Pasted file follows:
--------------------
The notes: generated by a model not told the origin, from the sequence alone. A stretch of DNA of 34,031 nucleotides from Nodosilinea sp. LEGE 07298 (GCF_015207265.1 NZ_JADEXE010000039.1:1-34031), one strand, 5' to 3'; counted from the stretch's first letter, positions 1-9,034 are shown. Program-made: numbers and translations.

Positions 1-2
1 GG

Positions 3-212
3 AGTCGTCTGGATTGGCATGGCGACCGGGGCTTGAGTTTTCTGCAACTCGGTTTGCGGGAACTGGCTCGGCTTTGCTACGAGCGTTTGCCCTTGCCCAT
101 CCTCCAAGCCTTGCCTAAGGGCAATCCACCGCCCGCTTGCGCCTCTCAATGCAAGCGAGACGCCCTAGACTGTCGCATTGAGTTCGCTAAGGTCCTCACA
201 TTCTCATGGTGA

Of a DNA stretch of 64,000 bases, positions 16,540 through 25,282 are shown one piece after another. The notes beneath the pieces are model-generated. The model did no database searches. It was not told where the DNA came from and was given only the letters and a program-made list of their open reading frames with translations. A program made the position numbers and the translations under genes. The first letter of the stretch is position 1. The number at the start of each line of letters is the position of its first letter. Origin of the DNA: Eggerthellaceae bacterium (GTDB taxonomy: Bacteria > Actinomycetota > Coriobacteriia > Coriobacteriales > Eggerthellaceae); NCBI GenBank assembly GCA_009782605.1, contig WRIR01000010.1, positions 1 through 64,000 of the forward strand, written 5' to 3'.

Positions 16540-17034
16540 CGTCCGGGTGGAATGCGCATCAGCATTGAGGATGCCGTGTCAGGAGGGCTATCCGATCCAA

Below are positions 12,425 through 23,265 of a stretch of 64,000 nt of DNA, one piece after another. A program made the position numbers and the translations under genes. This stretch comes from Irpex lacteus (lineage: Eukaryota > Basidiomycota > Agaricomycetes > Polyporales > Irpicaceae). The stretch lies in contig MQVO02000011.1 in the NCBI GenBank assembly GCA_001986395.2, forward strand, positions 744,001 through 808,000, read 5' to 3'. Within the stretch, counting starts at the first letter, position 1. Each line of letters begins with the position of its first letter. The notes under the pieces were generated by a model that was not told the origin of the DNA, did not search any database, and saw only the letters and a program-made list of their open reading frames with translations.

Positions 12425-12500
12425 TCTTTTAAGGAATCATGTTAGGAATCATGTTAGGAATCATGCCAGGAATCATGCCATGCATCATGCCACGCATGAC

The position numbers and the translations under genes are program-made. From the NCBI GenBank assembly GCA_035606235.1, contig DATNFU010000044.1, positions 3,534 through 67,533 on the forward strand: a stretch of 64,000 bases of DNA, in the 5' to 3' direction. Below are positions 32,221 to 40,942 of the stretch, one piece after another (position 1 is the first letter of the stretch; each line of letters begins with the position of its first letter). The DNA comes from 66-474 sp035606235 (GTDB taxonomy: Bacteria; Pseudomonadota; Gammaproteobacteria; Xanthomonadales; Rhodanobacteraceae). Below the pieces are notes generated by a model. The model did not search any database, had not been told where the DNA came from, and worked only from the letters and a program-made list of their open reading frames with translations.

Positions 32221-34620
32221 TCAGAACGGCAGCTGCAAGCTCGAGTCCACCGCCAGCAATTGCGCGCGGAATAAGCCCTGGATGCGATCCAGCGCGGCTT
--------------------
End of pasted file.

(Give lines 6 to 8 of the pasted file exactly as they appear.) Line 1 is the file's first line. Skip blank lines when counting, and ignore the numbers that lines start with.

101 CCTCCAAGCCTTGCCTAAGGGCAATCCACCGCCCGCTTGCGCCTCTCAATGCAAGCGAGACGCCCTAGACTGTCGCATTGAGTTCGCTAAGGTCCTCACA
201 TTCTCATGGTGA

Of a DNA stretch of 64,000 bases, positions 16,540 through 25,282 are shown one piece after another. The notes beneath the pieces are model-generated. The model did no database searches. It was not told where the DNA came from and was given only the letters and a program-made list of their open reading frames with translations. A program made the position numbers and the translations under genes. The first letter of the stretch is position 1. The number at the start of each line of letters is the position of its first letter. Origin of the DNA: Eggerthellaceae bacterium (GTDB taxonomy: Bacteria > Actinomycetota > Coriobacteriia > Coriobacteriales > Eggerthellaceae); NCBI GenBank assembly GCA_009782605.1, contig WRIR01000010.1, positions 1 through 64,000 of the forward strand, written 5' to 3'.